mths : sdrbrg ;

# helpers in the kitchen

When writing tests using RSpec, I prefer to use shared_context and shared_examples for integration setup and for testing shared behaviour, respectively.

When I started out with writing integration tests for my kafka cookbook using serverspec, I wanted to share tests between different suites as they were testing different init systems, but the tests could be heavily refactored to just depend on some shared variables rather than duplicating all of the test cases. It was however not immediately clear how one would go about sharing files between different suites.

After quite some digging I found a bit of information (I think in an old issue or pull request though I no longer have any links handy) that mentioned having a helpers directory in test/integration for sharing files between suites.

So it’s just a matter of creating a helpers directory and the necessary busser specific subdirectory, adding some files and you’re good to go. They’ll even be available on the $LOAD_PATH, so it’s easy to just require a spec_helper or the alike in the actual spec files.

Since v1.2.1 of test-kitchen it’s also possible to create directories in the helpers directory (I tend to keep shared code in a support directory for example).

For reference my kafka cookbook is over here, and more specifically the helpers directory (and serverspec subdirectory) is [over here] (

19 Feb 2016 / test-kitchen chef rspec

# raw sns fanout to sqs

The other day I was messing around a bit with AWS SNS and SQS, more specifically I wanted to send messages to a SNS topic and have the messages fanout to a couple of SQS queues (as mentioned in the Common SNS Scenarios documentation).

It’s simple enough to connect a SNS topic with a SQS queue:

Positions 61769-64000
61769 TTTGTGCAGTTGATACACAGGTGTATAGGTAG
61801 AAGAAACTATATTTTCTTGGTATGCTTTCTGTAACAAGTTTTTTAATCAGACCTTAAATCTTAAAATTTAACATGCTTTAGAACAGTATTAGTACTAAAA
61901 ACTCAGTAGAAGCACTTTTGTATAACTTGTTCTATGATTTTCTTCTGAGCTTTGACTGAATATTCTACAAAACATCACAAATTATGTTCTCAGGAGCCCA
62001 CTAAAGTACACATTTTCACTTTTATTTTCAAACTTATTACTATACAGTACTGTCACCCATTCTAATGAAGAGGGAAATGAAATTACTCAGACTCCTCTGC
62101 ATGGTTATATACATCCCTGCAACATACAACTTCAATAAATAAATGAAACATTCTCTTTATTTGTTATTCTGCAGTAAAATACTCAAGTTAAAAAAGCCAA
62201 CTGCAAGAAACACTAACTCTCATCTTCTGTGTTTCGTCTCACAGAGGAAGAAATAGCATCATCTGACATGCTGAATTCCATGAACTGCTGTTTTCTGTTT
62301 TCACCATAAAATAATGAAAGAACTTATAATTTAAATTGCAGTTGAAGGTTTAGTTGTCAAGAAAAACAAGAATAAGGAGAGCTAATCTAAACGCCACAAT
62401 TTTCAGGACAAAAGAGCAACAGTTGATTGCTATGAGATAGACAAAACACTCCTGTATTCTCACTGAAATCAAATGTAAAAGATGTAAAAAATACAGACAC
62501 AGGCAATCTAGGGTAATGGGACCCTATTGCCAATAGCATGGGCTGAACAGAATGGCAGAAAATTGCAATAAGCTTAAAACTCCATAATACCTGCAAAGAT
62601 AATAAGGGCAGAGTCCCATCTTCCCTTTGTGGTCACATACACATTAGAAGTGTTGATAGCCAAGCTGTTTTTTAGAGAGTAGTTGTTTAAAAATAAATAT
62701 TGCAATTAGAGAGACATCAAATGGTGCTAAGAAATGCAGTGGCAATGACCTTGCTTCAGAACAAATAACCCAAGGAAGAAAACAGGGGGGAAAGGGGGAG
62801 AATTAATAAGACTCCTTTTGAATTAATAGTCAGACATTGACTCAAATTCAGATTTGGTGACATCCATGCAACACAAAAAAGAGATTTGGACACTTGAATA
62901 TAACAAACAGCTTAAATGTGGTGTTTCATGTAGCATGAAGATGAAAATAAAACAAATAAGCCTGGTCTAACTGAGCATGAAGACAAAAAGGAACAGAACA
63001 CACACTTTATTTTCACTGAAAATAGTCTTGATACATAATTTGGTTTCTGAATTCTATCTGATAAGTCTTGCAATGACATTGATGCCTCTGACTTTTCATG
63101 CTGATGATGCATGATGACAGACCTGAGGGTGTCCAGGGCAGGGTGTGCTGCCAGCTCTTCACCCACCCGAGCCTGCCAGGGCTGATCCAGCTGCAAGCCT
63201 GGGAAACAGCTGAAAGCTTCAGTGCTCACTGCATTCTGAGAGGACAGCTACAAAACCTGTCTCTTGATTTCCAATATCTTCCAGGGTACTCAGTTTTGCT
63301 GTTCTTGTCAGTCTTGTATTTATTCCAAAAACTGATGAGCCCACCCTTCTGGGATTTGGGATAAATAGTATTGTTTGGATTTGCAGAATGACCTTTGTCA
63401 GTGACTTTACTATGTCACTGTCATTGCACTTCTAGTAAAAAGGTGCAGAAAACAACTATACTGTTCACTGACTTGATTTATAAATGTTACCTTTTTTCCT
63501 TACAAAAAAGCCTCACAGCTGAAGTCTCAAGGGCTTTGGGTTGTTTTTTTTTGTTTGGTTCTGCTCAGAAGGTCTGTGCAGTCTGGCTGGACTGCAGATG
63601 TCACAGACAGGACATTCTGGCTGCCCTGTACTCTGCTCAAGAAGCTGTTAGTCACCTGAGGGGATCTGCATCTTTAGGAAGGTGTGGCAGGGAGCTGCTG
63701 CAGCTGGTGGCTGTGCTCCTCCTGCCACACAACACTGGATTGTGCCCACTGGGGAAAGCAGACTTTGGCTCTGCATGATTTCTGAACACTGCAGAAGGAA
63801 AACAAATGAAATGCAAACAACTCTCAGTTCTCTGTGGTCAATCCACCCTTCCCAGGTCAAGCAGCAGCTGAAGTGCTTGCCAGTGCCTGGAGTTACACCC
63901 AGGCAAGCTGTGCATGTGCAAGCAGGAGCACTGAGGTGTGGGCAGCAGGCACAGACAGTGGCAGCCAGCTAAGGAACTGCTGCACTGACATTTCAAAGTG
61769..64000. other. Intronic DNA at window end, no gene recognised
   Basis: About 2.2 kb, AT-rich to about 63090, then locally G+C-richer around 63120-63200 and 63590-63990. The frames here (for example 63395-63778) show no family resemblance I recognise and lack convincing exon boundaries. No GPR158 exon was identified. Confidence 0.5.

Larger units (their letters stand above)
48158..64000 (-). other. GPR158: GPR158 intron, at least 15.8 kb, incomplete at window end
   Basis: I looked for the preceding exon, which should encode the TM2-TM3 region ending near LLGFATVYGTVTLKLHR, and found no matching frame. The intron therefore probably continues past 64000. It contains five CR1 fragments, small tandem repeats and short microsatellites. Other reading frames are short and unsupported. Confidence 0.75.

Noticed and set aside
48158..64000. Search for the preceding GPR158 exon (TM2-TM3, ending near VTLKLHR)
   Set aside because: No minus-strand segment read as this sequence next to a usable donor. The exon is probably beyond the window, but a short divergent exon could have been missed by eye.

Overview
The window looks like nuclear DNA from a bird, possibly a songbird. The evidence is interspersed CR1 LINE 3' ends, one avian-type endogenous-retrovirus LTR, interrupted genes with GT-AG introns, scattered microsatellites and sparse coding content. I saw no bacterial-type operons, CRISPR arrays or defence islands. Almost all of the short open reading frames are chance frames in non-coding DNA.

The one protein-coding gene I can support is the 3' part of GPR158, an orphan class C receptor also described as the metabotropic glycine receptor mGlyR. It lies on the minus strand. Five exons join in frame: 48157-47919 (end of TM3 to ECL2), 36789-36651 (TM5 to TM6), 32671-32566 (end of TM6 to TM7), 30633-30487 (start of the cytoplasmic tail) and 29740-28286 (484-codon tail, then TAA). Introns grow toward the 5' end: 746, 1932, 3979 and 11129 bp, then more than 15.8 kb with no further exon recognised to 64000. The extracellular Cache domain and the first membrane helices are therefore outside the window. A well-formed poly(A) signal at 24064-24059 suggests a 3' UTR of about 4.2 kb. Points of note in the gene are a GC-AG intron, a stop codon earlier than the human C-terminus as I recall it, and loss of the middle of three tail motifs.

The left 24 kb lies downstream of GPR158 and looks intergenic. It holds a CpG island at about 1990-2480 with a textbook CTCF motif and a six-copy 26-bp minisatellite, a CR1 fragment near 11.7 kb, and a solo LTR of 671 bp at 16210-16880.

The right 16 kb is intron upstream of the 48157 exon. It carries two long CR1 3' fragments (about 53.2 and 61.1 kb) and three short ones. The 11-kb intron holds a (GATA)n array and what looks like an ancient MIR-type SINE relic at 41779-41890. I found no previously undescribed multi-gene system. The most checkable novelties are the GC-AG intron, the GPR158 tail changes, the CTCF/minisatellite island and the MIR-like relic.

$ aws sns subscribe --topic-arn $SNS_TOPIC_ARN \
                    --protocol sqs \
                    --notification-endpoint $SQS_QUEUE_ARN

However, the messages sent from SNS to SQS end up on a format that’s pretty far from what I wanted:

$ aws sns publish --topic-arn $SNS_TOPIC_ARN --message '{"hello": "world"}'
$ aws sqs receive-message --queue-url $SQS_QUEUE_URL
  "Messages": [
      "Body": "{\n  \"Type\" : \"Notification\",\n  \"MessageId\" : \"42e88f9d-6436-555e-aa9e-c0a7b128eeb8\",\n  \"TopicArn\" : \"arn:aws:sns:eu-west-1:123456789000:test\",\n  \"Message\" : \"{\\\"hello\\\": \\\"world\\\"}\",\n  \"Timestamp\" : \"2016-02-14T19:17:50.008Z\",\n  \"SignatureVersion\" : \"1\"\n}"

I abbreviated the message a bit, but it’s clear that the full SNS message has been JSON encoded and put into the Body of the SQS message.

So what I really wanted was to simply have the messages forwarded from SNS to SQS, without any surprises. Turns out it’s actually possible to achieve exactly that, though I had a hard time finding it in the documentation (not exactly sure if I even found it in the documentation). The trick is to enable the RawMessageDelivery property of the SNS subscription, for example using aws:

$ aws sns set-subscription-attributes --subscription-arn $SNS_SUBSCRIPTION_ARN \
                                      --attribute-name RawMessageDelivery \
                                      --attribute-value true
14 Feb 2016 / aws sns sqs

# checking shell scripts on travis

Whenever I write shell scripts (usually in Bash) I find it a good practice to run shellcheck to make sure that I haven’t done any obvious mistakes, such as forgetting to quote variables (which happens every now and then).

When I was tinkering with ddns-route53 I thought that it would be nice if Travis could run shellcheck for me. I had some trouble with getting shellcheck installed, but eventually found a solution after hopping through a bunch of GitHub issues (don’t even know where I ended up).

The following .travis.yml should get you up and running in no time:

language: bash
sudo: required
dist: trusty
  - echo "deb trusty-backports universe" | sudo tee -a /etc/apt/sources.list
  - sudo apt-get update -qq
  - sudo apt-get install shellcheck -y
  - shellcheck $FILENAME

$FILENAME could also be replaced with a glob or something like $(find . -maxdepth 1 -type f -executable) if you have several files that needs to be checked.

Speaking of shell scripts, I sometimes find myself returning to Thoughtbot’s The Unix Shell’s Humble If blog post when I forget the how’s and why’s of constructing an if statement in Bash.